The best books on ancient North America

Who am I?

My twin passions are science and history, and I try to have it both ways by writing a mix of alternate history and hard SF. I grew up in Yorkshire, England, enjoyed lots of family vacations at Hadrian’s Wall and other Roman-rich areas, and acquired degrees in Physics and Astrophysics from Oxford, but I’ve lived in the US for over half my life and now work for NASA (studying black holes, neutron stars, and other bizarre celestial objects). My novella of a Roman invasion of ancient America, A Clash of Eagles, won the Sidewise Award for Alternate History and formed the starting point for my Clash of Eagles trilogy from Del Rey, and Hot Moon, my alternate-Apollo thriller set entirely on and around the Moon, will be published by CAEZIK SF & Fantasy in 2022.

I wrote...

Clash of Eagles

By Alan Smale,

Book cover of Clash of Eagles

What is my book about?

The Roman Empire has survived in its classical form until 1218 AD, and has now discovered North America. Transported by Norse longboats, a Roman legion crosses the great ocean to Nova Hesperia, enters an endless wilderness, and faces a cataclysmic clash of worlds, cultures, and warriors.

Gaius Marcellinus and his 33rd Legion expect easy victories over the native inhabitants, but on the shores of the Mississippi River the Legion clashes with a unique civilization armed with weapons and strategies no Roman has imagined. As Marcellinus learns more about the Mississippian mound-building culture he can’t help but be drawn into their society, forming an uneasy friendship with the people of the city-state of Cahokia. But threats Roman and Native assail them, and Marcellinus will struggle to keep the peace while the rest of the continent surges toward certain conflict.

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The books I picked & why

Book cover of 1491: New Revelations of the Americas Before Columbus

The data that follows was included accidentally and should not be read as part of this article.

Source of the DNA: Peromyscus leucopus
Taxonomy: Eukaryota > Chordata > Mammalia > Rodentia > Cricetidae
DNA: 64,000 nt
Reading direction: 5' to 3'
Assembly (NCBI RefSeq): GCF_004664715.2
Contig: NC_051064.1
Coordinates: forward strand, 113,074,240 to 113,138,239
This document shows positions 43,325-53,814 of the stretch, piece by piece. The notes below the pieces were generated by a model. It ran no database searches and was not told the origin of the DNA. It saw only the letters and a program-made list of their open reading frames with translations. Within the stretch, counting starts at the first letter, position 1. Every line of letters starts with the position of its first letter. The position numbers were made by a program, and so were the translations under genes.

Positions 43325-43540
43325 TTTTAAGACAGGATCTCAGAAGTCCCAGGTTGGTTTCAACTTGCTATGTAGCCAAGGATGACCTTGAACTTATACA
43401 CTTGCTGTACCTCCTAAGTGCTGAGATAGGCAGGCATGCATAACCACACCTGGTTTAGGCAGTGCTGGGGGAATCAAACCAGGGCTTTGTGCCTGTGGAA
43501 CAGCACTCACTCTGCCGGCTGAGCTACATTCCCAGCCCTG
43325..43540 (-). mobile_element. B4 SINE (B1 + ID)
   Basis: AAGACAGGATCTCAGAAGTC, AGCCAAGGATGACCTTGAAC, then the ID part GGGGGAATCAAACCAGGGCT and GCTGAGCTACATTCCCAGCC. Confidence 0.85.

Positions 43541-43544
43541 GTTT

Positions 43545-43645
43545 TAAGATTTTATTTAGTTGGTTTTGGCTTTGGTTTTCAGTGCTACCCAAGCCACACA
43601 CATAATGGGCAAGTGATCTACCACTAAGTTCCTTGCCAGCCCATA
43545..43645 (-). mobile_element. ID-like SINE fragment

Why did I love this book?

1491 changed my life and my understanding of the early Americas, and it’s the touchstone text for anyone fascinated by the richness and complexity of the continent prior to the arrival of European invaders, exploiters, and settlers. It spends due time on the Inca, Aztec, and Maya civilizations, but where the book really shone for me was in its description of the perhaps less widely known peoples of North America, and especially the magnificent Mississippian culture of Cahokia, a mound-building city of 20,000 people located where St. Louis is now, and the other cities and towns along the Mississippi and Ohio rivers. Even before I finished 1491 I knew I needed to learn more about Cahokia, and likely feature the city and its people in fiction.

By Charles C. Mann,

Why should I read it?

8 authors picked 1491 as one of their favorite books, and they share why you should read it.

What is this book about?

NATIONAL BESTSELLER • A groundbreaking work of science, history, and archaeology that radically alters our understanding of the Americas before the arrival of Columbus in 1492—from “a remarkably engaging writer” (The New York Times Book Review).
Contrary to what so many Americans learn in school, the pre-Columbian Indians were not sparsely settled in a pristine wilderness; rather, there were huge numbers of Indians who actively molded and influenced the land around them. The astonishing Aztec capital of Tenochtitlan had running water and immaculately clean streets, and was larger than any contemporary European city. Mexican cultures created corn in a specialized…

Book cover of Ancient Cahokia and the Mississippians

Why did I love this book?

A tough choice, this one. I read so many books about Cahokia. But Ancient Cahokia and the Mississippians goes into sufficiently deep and absorbing detail on the Cahokian site – which you should go see for yourself if you get the chance, at the Cahokia Mounds State Historic Site, Collinsville, Illinois – for you to appreciate the true magnitude of the Mississippian achievement. And it has lots of photos, illustrations, and maps. For a quicker introductory read and perhaps more evocative descriptions, Pauketat’s Cahokia: Ancient America’s Great City on the Mississippi might be for you. Both books, written by an archeologist of more than usual depth, perceptiveness, and descriptive skill, invoke a bygone North American city of awesome power.

By Timothy Pauketat,

Why should I read it?

1 author picked Ancient Cahokia and the Mississippians as one of their favorite books, and they share why you should read it.

What is this book about?